Characterization of canine filaggrin: gene structure and protein expression in dog skin
Background – Filaggrin (FLG) is a key protein for skin barrier formation and hydration of the stratum corneum. In humans, a strong association between FLG gene mutations and atopic dermatitis has been reported. Although similar pathogenesis and clinical manifestation have been argued in canine atopic dermatitis, our understanding of canine FLG is limited.
Hypothesis/Objectives – The aim of this study was to determine the structure of the canine FLG gene and to raise anti-dog FLG antibodies, which will be useful to detect FLG protein in dog skin.
Methods – The structure of the canine FLG gene was determined by analysing the publicly available canine genome DNA sequence. Polyclonal anti-dog FLG antibodies were raised based on the canine FLG sequence analysis and used for defining the FLG expression pattern in dog skin by western blotting and immunohistochemistry.
Results – Genomic DNA sequence analysis revealed that canine FLG contained four units of repeated sequences corresponding to FLG monomer protein. Western blots probed with anti-dog FLG monomer detected two bands at 59 and 54 kDa, which were estimated sizes. The results of immunohistochemistry showed that canine FLG was expressed in the stratum granulosum of the epidermis as a granular staining pattern in the cytoplasmic region.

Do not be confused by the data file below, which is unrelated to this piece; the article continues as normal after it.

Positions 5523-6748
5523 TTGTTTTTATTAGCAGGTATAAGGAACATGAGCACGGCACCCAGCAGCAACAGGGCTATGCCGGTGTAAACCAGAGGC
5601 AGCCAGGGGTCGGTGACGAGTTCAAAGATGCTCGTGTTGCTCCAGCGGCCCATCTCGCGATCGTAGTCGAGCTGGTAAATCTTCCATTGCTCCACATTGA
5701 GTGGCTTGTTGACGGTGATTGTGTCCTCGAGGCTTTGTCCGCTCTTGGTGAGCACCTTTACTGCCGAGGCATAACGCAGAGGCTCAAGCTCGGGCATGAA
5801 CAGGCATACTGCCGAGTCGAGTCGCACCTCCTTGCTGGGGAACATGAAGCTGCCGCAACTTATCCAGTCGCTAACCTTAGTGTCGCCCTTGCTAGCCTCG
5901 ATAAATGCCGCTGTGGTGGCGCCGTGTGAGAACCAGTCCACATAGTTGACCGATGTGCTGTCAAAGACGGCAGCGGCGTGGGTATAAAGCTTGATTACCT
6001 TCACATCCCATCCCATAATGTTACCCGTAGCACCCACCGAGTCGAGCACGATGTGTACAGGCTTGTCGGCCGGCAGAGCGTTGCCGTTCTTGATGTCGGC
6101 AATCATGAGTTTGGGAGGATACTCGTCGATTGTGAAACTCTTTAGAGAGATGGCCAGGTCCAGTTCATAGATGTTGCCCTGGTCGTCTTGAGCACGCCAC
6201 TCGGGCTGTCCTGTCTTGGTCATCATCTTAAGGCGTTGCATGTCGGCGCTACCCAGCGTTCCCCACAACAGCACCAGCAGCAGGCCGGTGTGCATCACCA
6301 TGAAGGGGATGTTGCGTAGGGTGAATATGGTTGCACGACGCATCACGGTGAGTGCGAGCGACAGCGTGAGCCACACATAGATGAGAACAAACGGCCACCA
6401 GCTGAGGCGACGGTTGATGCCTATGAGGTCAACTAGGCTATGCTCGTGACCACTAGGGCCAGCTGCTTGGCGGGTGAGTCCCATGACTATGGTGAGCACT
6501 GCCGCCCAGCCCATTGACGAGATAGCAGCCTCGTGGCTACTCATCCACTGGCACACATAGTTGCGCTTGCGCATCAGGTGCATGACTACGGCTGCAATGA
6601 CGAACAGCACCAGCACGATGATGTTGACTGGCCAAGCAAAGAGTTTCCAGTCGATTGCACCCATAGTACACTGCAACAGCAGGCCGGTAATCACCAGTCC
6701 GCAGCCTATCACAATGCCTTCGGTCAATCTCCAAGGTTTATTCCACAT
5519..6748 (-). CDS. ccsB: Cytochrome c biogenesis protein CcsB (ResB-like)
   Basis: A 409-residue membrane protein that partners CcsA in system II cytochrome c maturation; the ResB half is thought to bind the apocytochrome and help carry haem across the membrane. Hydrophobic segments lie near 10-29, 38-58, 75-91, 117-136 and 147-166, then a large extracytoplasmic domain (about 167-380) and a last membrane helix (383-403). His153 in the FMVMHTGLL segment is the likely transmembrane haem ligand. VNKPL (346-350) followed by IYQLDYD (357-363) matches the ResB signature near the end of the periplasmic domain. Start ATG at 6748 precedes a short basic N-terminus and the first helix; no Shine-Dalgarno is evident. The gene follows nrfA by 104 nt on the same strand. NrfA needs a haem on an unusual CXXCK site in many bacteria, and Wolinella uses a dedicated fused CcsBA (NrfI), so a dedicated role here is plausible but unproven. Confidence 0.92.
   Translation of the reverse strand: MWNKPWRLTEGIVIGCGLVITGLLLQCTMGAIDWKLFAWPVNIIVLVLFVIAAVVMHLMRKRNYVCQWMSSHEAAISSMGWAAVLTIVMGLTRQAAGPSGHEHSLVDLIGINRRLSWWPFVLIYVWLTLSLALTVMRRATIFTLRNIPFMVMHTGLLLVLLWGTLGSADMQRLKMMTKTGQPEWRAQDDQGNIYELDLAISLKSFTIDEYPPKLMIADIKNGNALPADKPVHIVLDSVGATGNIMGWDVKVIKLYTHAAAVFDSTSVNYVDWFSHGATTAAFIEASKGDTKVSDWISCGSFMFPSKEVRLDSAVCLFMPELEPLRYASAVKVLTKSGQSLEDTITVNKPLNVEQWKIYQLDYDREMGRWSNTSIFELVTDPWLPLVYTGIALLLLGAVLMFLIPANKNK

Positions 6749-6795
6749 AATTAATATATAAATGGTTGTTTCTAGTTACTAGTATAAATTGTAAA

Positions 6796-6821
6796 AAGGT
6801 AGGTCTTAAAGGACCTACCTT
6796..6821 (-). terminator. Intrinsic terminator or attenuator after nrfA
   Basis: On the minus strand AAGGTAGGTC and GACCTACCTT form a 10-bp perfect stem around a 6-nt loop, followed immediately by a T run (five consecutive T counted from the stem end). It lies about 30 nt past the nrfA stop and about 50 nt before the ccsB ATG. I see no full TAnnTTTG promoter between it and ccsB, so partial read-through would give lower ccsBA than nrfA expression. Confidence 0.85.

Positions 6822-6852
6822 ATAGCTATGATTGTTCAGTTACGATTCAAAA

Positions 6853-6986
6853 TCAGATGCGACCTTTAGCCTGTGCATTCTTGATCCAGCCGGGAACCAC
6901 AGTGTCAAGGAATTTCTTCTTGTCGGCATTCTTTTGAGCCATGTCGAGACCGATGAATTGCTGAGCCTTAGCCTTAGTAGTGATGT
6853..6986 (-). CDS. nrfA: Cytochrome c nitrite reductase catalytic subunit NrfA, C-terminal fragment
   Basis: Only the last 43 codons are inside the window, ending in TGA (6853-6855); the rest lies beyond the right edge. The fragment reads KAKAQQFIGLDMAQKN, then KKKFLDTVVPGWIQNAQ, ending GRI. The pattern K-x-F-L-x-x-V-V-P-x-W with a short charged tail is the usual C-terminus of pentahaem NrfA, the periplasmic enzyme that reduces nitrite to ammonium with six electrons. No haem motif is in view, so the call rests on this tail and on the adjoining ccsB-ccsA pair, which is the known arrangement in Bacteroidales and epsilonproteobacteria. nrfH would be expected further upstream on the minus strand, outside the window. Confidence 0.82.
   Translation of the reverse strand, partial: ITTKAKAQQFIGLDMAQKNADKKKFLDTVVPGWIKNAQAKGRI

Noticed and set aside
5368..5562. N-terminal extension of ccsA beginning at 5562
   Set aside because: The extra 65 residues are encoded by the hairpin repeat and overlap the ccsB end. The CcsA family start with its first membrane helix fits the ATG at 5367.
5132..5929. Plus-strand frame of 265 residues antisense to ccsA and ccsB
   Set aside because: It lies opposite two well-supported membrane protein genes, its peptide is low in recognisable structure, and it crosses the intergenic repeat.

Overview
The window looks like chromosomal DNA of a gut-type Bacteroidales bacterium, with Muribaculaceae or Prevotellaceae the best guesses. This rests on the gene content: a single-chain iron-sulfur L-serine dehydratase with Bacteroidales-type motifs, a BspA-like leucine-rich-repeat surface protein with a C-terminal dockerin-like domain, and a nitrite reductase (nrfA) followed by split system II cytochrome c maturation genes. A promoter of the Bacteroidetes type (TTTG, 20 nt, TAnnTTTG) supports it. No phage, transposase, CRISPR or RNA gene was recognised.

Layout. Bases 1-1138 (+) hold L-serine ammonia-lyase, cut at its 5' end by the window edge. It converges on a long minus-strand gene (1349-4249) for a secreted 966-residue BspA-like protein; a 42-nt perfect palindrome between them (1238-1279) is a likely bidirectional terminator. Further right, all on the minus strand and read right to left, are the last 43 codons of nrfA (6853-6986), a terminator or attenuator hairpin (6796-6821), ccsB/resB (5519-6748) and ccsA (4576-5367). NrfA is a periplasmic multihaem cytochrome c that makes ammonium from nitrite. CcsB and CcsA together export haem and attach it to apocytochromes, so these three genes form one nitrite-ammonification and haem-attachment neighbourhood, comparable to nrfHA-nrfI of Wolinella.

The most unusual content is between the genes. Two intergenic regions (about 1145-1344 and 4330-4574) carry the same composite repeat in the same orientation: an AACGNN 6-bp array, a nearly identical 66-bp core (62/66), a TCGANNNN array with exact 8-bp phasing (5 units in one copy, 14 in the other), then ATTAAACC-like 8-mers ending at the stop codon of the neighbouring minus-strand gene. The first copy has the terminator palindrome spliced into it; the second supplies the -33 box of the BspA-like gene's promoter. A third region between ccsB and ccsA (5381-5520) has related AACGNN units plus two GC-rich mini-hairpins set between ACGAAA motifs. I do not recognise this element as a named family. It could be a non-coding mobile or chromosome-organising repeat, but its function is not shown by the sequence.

Conclusions and clinical importance – This study revealed the unique gene structure of canine FLG that results in production of FLG monomers larger than those of humans or mice. The anti-dog FLG antibodies raised in this study identified FLG in dog skin. These antibodies will enable us to screen FLG-deficient dogs with canine atopic dermatitis or ichthyosis.
Filaggrin (FLG) is known to be a key protein for skin barrier formation. Filaggrin is translated as a large precursor protein, proFLG, which consists of tandem FLG monomer repeats. Each FLG monomer repeat is then processed to generate the FLG monomer in keratohyalin granules in the stratum granulosum of the epidermis. Filaggrin monomer proteins function in keratin filament aggregation in the stratum corneum (SC)1 and are degraded to natural moisturizing factors during SC differentiation, which play an important role in skin hydration.2
Recently, it was reported that FLG gene mutations cause ichthyosis vulgaris in humans, which is characterized as a ‘dry and scaly’ phenotypic keratinization disorder.3 A strong association between FLG gene mutations and atopic dermatitis (AD) has been reported in Irish and other human populations, indicating that skin barrier dysfunction caused by FLG mutations represents a strong predisposing factor for AD.4
Similarity in the pathogenesis and clinical manifestation between human and canine AD (cAD) has been reported.5,6 Furthermore, genetic inheritance of AD was also reported in both species.7 It is important to validate whether skin barrier impairment caused by a FLG gene mutation is associated with cAD, as shown in human AD.